“This is America. Our commitment to religious freedom must be unshakable.”

Obama finally comments on the Cordoba House:

It strikes me as illiberal that not only does our culture need a discussion about the facility; but we also need our president to mediate it. It’s another illustration of the cult of the presidency, the elevation of what was conceived as a fairly humble office into an avatar of the Geist of the whole nation and unitary power onto himself (or, hypothetically, herself). But that’s where we are. And though some have criticized Obama for taking his time in commenting on the issue, one can at least say he chose an ideal venue–an iftar for DC Muslim leaders–and came down on the right side and did so gracefully, acknowledging the “hollowness” of Ground Zero, but also the hollowness of the first freedom.


6 Responses

  1. By the very nature of his “side” being the side opposed to America it cannot be the right one. Treason is never right and it is never forgivable nor to be ignored or unpunished.

    Americans are firmly against the atrocity that the Islamists plan. If Obama isn’t likewise against it then he is the avowed enemy of America and should be treated accordingly and with all due dispatch – along with any foul filth who agree with him.

    • Yes. Obama is a traitor for being the only president after 9/11 to reach out to Muslim citizens–except for the other one.

  2. There’s nothing inherently wrong with a POTUS “reaching out: to Muslims. What’s wrong is supporting them in the efforts in contravention of the will of the American people – especially when that support is for an atrocity such as their Cordoba House.

  3. The president isn’t bound to serve “the will of the American people.” He is bound to uphold the Constitution, even when doing so involves the enfranchisement of minorities in such a way that is offensive to the majority. Civil liberties were designed to protect unpopular opinions and decisions. If we arbitrarily decide not to apply them to actions we acknowledge are otherwise legal but offensive to us, we betray not only quintessentially American principles, but both the letter and spirit of the Constitution.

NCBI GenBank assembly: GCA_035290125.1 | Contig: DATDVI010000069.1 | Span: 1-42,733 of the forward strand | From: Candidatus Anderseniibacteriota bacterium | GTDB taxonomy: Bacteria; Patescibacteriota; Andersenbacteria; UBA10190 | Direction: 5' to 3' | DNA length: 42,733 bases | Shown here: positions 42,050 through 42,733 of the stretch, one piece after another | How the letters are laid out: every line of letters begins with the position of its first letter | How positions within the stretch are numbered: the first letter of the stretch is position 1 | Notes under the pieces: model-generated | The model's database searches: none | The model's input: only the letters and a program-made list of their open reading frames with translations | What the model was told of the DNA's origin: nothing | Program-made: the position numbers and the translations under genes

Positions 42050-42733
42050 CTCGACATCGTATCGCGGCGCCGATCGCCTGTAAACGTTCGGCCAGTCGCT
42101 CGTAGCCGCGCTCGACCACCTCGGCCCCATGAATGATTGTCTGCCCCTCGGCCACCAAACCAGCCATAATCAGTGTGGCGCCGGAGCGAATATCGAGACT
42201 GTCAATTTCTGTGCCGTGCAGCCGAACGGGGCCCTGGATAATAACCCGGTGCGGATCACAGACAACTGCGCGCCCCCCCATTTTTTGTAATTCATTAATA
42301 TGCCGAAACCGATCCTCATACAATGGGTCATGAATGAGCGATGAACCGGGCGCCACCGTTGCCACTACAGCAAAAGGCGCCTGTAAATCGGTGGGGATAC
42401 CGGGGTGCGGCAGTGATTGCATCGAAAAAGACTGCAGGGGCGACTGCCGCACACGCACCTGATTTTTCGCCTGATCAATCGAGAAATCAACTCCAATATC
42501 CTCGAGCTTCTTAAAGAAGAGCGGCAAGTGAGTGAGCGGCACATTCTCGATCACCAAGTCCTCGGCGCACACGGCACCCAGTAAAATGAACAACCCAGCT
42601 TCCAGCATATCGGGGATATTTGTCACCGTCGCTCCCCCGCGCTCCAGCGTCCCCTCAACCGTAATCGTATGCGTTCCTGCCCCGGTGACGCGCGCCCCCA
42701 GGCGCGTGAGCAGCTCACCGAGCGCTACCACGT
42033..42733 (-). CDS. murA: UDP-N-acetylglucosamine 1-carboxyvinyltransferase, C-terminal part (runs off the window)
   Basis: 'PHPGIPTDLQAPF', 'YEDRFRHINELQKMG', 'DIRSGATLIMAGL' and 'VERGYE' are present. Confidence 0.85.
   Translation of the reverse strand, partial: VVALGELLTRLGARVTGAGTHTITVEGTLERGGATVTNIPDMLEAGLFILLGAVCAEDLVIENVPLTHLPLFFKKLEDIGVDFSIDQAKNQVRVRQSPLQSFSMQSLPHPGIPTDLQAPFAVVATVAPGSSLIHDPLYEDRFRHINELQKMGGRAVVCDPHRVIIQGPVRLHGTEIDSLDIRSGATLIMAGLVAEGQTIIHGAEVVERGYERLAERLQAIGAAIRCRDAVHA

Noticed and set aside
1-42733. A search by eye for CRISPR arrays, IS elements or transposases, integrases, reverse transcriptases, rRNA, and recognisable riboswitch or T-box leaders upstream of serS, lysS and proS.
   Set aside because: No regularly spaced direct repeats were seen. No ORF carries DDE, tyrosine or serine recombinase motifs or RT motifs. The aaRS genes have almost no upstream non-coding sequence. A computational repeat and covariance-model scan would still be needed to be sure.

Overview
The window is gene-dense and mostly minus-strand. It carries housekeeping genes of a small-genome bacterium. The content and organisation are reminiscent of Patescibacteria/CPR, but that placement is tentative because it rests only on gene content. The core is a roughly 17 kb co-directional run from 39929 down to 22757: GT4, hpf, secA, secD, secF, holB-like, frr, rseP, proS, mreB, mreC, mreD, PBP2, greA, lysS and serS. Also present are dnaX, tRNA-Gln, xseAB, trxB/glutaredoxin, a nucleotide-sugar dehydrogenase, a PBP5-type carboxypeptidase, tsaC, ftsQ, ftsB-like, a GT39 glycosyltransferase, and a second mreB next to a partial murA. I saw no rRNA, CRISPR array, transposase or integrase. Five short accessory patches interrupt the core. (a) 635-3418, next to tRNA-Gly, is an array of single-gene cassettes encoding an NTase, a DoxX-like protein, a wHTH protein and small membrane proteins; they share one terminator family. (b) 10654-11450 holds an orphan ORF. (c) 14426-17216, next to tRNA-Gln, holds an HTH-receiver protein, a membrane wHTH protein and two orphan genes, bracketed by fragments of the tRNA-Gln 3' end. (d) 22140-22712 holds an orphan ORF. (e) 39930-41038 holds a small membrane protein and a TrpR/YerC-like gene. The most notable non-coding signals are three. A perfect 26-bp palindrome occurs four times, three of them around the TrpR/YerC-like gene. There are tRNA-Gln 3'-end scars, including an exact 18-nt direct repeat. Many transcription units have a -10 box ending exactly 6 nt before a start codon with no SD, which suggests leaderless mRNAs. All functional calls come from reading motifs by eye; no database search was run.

By acknowledging the Rauf’s and the rest of the Cordoba Initiative’s legal right to build the facility on the grounds of property rights and freedom of religion, Obama is doing nothing less than his job. More broadly, he is enfranchising moderate Muslims by showing the US is not at war with Islam, but is receptive to their efforts to assimilate within the US’s values. I think that’s what the Cordoba Initiative is making a genuine effort to do, repudiating the 9/11 hijackers and what they stood for by building an open-door community center in the vicinity of Ground Zero. That’s why I’m not offended by Codoba House; I think the general area of the WTC is the only place constructive Muslims could extend an olive branch like this and have it resonate.

    • Deliberate provocation is your idea of the behavior of “constructive Muslims?” I’d hate to think what it takes for you to consider them destructive?

      But believe as you wish; it really doesn’t matter in the long run. I trust the American people to do the right thing in this matter.

      • As I explained above, I don’t think the intention behind the site is provocation at all. It seems infinitely more likely to me that Cordoba’s donors would spend $100 million as an investment in their peoples’ future in the US, than a $100 million, 15-story middle finger.
        What exactly do you mean “I trust the American people will do the right thing in this matter?”

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